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The evolutionary revolution in the language sciences


Levinson,  Stephen C.
Language and Cognition Group, MPI for Psycholinguistics, Max Planck Society;

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Levinson, S. C. (2010). The evolutionary revolution in the language sciences. Talk presented at the Symposium on Evolutionary Perspectives on the Human Sciences. Turku, Finland. 2010-05-21 - 2010-05-22.

Cite as: http://hdl.handle.net/11858/00-001M-0000-0012-C7AD-B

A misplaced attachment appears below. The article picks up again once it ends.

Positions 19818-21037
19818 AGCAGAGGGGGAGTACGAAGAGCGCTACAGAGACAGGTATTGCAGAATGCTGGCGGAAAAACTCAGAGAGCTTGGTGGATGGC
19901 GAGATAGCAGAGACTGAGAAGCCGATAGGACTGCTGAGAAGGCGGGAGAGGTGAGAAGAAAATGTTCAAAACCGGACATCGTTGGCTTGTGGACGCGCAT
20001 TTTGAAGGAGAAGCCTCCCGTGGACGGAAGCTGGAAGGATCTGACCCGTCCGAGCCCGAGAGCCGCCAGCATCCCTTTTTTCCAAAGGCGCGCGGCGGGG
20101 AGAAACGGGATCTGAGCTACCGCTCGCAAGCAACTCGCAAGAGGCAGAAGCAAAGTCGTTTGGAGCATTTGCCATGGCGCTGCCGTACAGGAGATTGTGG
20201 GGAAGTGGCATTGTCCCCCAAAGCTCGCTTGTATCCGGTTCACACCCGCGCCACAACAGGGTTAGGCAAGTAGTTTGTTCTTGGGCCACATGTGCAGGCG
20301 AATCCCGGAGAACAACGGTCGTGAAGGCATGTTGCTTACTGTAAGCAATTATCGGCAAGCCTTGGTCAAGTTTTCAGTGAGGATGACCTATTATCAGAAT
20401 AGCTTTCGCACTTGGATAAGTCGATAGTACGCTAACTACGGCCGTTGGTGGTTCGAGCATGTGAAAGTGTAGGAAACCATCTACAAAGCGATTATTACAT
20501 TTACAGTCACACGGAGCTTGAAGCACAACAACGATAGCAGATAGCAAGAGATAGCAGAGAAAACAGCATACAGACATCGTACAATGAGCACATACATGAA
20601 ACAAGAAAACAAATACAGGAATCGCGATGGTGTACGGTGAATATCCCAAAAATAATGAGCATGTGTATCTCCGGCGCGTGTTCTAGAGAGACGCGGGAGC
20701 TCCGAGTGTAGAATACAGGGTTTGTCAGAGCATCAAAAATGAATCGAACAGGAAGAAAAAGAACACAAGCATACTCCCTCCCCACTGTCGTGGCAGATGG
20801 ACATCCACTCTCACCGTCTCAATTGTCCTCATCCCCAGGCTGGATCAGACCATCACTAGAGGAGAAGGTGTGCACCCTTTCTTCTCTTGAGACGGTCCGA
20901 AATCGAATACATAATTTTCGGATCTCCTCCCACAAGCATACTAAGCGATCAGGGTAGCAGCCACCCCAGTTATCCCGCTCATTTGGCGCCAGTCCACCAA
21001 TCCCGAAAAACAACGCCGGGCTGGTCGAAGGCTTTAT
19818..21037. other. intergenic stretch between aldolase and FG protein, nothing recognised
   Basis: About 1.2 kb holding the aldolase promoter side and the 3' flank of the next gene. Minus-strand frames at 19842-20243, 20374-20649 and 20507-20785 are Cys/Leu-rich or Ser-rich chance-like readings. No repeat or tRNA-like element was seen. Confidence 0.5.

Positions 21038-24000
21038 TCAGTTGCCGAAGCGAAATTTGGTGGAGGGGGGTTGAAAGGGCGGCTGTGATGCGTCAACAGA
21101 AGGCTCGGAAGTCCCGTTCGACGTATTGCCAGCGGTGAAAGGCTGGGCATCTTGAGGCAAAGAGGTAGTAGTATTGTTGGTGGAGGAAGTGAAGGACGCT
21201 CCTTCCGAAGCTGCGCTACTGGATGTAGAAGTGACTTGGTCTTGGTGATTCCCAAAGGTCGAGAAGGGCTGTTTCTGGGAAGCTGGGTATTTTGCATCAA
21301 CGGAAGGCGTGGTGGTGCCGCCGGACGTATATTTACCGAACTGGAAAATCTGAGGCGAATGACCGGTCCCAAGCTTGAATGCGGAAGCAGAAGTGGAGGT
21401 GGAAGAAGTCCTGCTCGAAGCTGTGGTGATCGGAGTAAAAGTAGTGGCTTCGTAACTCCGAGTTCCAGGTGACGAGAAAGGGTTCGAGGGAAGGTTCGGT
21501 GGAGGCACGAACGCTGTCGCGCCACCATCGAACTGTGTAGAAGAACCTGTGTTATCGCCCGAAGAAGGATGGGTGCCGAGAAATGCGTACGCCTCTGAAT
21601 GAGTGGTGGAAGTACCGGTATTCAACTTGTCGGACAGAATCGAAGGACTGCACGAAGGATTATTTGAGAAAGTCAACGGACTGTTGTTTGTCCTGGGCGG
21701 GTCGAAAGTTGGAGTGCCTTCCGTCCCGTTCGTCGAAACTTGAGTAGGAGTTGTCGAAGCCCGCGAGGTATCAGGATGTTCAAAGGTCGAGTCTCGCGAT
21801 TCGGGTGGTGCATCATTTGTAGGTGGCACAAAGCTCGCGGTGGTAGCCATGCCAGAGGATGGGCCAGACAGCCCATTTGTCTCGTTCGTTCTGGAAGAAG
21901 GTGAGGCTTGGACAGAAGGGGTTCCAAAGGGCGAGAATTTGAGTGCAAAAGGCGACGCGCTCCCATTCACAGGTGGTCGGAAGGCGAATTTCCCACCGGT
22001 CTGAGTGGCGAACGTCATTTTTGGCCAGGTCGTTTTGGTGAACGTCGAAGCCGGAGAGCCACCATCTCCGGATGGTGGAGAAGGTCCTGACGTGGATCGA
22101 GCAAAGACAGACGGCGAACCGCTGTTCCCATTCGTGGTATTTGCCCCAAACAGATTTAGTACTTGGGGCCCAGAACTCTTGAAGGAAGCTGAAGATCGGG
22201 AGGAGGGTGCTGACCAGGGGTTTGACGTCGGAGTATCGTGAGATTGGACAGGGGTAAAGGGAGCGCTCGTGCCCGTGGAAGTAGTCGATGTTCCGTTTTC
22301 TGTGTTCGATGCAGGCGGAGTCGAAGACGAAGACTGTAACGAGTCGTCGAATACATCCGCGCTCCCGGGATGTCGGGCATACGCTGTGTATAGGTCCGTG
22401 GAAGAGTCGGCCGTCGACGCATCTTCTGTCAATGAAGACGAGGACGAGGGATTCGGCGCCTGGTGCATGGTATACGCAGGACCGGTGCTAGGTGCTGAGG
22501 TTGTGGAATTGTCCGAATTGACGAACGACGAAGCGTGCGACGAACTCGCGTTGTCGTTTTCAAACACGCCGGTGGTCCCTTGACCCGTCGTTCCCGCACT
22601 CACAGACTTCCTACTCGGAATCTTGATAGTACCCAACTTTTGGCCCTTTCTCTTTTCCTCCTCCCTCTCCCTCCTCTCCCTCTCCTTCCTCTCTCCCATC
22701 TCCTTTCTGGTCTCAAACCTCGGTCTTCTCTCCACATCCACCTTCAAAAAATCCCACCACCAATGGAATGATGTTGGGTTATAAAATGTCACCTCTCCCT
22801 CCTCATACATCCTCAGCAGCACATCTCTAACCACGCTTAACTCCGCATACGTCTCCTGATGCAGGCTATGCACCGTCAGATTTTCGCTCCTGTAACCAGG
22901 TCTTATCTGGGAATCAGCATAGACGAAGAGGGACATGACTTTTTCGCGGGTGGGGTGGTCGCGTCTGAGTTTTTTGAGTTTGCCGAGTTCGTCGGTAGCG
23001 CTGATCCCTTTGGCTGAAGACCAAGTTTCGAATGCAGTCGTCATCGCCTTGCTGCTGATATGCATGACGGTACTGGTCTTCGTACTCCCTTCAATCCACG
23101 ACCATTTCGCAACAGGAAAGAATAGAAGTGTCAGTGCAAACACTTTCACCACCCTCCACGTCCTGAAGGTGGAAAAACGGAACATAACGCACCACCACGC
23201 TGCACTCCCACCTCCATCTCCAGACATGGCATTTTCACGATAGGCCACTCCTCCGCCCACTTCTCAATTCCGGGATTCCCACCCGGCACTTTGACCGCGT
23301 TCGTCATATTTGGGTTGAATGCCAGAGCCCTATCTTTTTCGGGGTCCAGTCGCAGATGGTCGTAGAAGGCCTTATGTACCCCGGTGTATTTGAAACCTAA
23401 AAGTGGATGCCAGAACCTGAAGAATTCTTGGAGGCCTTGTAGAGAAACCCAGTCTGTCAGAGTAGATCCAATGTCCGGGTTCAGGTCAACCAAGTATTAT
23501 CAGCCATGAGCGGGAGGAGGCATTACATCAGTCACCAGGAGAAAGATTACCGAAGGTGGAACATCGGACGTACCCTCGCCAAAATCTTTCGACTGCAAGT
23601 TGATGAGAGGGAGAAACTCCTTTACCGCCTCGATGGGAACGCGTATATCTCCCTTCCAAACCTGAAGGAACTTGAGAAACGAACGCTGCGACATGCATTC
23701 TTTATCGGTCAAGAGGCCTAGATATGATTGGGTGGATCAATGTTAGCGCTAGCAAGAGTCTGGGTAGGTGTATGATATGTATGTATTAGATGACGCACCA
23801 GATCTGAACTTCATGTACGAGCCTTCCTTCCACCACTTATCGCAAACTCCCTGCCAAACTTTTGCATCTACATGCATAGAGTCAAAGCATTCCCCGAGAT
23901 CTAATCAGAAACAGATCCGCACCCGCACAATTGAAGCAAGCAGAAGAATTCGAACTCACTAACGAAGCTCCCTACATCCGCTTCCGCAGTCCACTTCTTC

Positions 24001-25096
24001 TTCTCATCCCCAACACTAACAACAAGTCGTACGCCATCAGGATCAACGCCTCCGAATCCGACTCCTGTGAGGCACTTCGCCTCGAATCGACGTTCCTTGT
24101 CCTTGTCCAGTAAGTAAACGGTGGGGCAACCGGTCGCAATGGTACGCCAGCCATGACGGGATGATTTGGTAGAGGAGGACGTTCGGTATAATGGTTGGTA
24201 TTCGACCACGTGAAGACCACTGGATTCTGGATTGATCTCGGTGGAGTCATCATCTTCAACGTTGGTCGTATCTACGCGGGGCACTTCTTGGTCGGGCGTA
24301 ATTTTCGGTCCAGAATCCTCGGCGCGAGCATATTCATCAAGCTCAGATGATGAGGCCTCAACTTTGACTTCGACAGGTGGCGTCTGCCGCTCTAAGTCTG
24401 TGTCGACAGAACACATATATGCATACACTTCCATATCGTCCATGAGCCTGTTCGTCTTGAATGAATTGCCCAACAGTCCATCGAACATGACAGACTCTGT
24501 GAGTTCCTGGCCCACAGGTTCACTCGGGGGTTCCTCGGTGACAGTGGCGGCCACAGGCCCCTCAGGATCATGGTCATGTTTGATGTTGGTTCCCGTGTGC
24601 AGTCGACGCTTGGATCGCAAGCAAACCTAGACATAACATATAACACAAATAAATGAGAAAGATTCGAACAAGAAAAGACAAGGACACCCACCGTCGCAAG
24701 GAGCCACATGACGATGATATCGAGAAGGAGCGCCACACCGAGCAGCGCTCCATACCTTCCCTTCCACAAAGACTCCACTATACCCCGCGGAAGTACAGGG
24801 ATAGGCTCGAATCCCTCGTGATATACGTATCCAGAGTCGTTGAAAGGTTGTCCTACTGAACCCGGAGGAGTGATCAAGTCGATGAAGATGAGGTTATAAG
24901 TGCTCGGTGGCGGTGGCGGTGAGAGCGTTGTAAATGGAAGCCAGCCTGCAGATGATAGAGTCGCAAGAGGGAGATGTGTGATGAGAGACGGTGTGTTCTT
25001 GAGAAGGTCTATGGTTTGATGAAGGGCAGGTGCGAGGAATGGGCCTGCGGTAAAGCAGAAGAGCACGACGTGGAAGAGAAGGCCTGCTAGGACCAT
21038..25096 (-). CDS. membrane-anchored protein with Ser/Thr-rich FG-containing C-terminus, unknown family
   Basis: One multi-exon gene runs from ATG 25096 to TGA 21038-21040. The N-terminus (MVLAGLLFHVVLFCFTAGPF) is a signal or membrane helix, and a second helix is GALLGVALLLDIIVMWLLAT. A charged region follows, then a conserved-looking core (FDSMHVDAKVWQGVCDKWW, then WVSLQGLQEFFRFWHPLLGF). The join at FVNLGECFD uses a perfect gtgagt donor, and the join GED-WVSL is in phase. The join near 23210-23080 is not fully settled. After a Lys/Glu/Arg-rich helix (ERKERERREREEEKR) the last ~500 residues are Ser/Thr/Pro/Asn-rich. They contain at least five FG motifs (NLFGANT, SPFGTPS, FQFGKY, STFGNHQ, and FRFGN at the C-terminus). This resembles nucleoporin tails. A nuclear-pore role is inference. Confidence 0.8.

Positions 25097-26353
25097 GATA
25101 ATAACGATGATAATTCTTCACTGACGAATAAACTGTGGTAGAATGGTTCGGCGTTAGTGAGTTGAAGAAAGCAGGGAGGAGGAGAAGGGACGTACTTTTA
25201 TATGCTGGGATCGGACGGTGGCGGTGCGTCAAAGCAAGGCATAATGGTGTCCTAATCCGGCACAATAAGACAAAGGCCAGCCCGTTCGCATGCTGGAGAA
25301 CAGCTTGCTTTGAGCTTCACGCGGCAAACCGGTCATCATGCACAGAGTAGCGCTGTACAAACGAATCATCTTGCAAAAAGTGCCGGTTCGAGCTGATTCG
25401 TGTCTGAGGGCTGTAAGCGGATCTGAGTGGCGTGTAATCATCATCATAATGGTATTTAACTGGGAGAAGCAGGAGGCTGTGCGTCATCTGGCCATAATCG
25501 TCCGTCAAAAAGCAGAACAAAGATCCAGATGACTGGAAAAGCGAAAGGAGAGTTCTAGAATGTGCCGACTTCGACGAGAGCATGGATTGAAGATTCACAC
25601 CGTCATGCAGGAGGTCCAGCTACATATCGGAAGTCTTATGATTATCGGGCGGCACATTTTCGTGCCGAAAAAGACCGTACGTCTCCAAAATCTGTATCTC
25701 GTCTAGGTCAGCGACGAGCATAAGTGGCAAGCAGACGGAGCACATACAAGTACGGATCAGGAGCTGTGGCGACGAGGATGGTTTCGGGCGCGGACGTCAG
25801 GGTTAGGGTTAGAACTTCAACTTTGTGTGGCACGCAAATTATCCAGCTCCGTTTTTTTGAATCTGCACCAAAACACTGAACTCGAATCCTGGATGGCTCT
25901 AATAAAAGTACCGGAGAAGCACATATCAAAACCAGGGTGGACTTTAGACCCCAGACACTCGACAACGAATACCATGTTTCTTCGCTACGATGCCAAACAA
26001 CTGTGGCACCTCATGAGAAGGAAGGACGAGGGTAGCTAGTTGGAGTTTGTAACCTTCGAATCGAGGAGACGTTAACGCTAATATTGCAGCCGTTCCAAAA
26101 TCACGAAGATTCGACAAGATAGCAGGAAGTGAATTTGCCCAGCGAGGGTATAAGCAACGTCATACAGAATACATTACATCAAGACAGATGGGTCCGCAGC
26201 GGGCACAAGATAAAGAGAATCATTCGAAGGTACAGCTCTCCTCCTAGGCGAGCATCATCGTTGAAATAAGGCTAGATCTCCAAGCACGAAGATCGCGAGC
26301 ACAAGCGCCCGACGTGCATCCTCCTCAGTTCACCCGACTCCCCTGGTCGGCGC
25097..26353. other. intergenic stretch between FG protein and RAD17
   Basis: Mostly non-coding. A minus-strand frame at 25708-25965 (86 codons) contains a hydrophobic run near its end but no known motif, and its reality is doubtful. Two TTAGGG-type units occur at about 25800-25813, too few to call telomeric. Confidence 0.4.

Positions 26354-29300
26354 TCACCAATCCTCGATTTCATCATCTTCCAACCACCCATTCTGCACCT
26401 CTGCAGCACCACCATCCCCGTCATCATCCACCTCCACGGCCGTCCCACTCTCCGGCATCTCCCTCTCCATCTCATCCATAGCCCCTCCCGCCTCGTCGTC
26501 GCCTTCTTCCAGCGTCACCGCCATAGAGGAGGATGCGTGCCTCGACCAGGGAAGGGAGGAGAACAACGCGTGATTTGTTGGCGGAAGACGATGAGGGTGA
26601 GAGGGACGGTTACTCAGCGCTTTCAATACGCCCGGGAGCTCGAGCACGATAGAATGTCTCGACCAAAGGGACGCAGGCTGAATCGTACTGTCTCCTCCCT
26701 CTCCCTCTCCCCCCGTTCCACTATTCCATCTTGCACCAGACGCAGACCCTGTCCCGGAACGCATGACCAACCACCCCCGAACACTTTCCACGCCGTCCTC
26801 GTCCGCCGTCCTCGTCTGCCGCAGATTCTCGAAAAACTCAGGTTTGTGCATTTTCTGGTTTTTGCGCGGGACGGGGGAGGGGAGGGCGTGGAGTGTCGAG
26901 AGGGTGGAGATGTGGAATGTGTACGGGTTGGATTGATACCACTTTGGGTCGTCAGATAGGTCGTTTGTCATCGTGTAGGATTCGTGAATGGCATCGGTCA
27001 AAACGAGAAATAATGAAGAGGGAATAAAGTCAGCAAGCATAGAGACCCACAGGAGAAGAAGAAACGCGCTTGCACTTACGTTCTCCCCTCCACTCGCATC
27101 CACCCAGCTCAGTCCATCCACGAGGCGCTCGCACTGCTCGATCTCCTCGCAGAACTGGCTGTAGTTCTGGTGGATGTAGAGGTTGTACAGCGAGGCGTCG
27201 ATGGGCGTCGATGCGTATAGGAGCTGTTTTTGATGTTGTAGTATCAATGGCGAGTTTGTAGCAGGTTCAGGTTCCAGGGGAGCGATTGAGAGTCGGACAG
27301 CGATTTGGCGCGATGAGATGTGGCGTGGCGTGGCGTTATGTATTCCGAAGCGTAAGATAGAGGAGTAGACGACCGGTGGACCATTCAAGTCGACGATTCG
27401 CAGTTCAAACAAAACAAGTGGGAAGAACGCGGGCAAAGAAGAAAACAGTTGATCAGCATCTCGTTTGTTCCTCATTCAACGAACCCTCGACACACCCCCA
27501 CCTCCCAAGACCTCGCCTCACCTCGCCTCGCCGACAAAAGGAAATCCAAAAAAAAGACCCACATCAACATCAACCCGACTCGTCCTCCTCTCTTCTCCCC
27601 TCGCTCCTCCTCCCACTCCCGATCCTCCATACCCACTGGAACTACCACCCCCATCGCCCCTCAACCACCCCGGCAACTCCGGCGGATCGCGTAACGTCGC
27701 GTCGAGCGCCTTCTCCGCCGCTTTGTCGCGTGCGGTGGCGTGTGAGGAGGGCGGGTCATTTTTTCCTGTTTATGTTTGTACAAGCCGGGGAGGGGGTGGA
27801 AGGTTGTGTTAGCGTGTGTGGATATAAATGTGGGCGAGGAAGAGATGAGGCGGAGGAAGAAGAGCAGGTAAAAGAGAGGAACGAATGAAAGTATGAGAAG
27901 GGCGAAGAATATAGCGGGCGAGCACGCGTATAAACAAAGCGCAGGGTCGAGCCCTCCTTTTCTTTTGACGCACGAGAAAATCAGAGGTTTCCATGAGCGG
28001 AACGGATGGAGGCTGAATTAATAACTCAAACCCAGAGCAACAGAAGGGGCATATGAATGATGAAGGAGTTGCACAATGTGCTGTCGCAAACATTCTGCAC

The language sciences are about to undergo dramatic changes. The cognitive sciences have taken their object of enquiry to be the characterization of The Human Mind, and the language sciences have focused on the characterization of The Language Instinct, or Universal Grammar. This abstraction away from variation and diversity is now significantly inhibiting research – after all, diversity at all levels is a unique feature of our communication system compared to all other species. Further, the universals which have been the goal of linguistic research have evaporated in the face of increasing information about linguistic diversity and language change. The alternative Darwinian paradigm embraces the new facts about cognitive and linguistic diversity, viewing variation as the fuel for evolution, and adopts a diachronic perspective in which we can ask about the relative roles of biological and cultural evolution and their interaction. New findings suggest that language diversity is largely a product of cultural evolution under the constraints of general cognitive capacities rather than being tightly constrained by either Universal Grammar or Greenbergian universals.